BTW I played on test server and leveled 75, almost got into end game OOW, but burned out and quit...

MMO's are all about how long you can go without food, water, or a job, until you burn out and have to resupply your real life amenities and pay that internet bill.

I would like to see a new MMO without the grind, a low level cap that allows "unique and quick character progression", preferably skill based, the ability to earn your own "class titles" based on fantasy genre classes from DnD, and others. For example the skills you would build your character around would make you eligible for fitting class titles. Also all the skills in game should be learned through an action the player does or buy able in an in character fashion. Something like level 1-30 in a month, or 2 or 3 days played time, 2 or 3 hrs per session.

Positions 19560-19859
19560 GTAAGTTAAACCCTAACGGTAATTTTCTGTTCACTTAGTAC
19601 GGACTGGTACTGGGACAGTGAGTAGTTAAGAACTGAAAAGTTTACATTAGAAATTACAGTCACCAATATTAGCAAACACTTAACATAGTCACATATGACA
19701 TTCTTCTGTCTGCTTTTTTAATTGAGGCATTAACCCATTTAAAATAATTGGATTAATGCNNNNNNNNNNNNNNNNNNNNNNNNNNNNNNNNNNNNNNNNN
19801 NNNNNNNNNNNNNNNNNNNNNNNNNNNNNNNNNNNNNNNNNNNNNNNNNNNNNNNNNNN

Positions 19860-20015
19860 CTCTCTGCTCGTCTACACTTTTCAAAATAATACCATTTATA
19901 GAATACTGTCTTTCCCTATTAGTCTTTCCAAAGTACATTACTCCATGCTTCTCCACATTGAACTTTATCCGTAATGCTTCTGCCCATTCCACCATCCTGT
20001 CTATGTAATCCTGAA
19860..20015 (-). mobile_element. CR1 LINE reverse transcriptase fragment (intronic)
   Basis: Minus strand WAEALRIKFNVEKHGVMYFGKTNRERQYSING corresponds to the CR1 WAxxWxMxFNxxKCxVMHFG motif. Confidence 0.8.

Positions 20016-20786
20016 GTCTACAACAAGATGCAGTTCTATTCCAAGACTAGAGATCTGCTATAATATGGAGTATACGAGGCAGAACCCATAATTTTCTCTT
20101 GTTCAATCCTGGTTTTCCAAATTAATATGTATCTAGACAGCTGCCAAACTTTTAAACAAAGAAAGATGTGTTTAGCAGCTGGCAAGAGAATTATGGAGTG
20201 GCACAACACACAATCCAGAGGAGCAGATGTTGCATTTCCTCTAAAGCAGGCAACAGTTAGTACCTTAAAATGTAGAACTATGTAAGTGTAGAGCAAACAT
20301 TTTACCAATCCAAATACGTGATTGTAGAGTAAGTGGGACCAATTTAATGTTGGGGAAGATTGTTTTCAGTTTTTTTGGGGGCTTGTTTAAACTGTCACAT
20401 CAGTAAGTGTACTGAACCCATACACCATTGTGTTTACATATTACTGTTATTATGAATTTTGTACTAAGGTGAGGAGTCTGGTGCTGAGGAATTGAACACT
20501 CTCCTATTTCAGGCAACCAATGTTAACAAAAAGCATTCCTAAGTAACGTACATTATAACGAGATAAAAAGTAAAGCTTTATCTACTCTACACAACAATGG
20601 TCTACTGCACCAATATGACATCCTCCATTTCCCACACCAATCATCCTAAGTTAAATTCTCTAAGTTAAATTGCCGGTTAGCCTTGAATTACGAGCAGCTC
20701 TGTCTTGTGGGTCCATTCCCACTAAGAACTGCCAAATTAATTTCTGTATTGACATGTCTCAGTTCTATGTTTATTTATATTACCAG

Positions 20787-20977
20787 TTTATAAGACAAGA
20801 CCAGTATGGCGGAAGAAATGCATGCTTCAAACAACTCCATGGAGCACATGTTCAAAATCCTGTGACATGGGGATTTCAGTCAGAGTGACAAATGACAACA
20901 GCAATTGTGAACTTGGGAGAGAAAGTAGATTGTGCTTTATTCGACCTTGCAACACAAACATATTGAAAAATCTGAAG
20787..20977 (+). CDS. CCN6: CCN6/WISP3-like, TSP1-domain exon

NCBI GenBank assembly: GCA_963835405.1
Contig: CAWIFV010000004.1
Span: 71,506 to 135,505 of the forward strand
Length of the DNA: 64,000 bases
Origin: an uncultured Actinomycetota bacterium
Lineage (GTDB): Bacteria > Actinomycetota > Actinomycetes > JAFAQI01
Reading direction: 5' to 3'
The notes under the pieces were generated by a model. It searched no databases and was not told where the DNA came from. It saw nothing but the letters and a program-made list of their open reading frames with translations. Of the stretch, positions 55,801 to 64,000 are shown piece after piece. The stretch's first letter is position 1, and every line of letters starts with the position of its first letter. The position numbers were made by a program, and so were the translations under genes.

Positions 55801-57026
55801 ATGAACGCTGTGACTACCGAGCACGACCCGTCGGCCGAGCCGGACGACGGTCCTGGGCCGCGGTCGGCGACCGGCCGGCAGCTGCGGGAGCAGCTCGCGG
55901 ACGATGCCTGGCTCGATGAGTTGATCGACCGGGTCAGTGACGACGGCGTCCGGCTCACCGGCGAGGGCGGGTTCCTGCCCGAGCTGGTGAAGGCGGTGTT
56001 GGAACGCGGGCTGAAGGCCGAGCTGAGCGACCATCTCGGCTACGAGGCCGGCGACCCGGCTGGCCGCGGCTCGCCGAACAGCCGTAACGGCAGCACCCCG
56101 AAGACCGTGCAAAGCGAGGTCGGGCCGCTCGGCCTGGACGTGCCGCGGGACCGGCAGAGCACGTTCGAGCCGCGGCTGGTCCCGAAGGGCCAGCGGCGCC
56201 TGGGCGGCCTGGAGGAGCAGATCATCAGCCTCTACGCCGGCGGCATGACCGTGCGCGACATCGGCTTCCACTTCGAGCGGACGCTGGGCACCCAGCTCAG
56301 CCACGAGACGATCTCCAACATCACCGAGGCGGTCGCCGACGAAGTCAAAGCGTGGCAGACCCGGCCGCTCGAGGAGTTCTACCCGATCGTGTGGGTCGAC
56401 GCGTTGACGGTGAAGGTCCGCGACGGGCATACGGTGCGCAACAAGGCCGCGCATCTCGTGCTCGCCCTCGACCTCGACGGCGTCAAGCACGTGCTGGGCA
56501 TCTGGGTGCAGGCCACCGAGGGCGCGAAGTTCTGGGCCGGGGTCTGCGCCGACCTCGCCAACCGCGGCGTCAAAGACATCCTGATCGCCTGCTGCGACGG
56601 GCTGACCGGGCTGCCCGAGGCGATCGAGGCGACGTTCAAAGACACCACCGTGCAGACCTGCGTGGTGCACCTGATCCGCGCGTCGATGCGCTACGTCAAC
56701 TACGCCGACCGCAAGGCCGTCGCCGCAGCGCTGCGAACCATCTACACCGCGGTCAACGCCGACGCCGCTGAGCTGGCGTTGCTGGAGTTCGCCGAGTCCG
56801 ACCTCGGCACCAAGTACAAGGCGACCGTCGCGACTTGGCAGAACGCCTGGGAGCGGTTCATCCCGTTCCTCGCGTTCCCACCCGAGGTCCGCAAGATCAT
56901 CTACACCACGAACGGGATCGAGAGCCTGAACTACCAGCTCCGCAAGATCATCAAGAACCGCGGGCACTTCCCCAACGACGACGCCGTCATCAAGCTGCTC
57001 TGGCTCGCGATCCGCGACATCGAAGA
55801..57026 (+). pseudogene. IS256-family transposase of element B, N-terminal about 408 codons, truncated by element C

Another thing that drives me nuts is the HUDs, and overinformation of characters, and items, and quests, and waypoints... Characters in town should run up to appropriate characters and offer them dialog which allows the player to refuse or get the quest. Some characters should be hard to find and hidden and only offer quests to those they deam worthy. No rogue quest npc's running over to a paladin that sits down in a tavern to offer the "Grand Heist" quest, the computer would determine the NPC's reaction and players quest worthyness by simply checking the kinds of skills, and actions the player has made... if the player constantly solves quests in an aggressive non-pacifist manner, and has death touch, and wears black armor with skulls (all easily variablized) a good alighned NPC quest giver may even "cower in the corner". They already do this with faction systems, and agro in the original EQ, which has an amazingly interesting faction system, the #1 reason to still play that game (although its been made virtually pointless). Anyway non-combat NPC AI has a long way to go, but not a horrendous amount "groundbreaking" programming to get it there...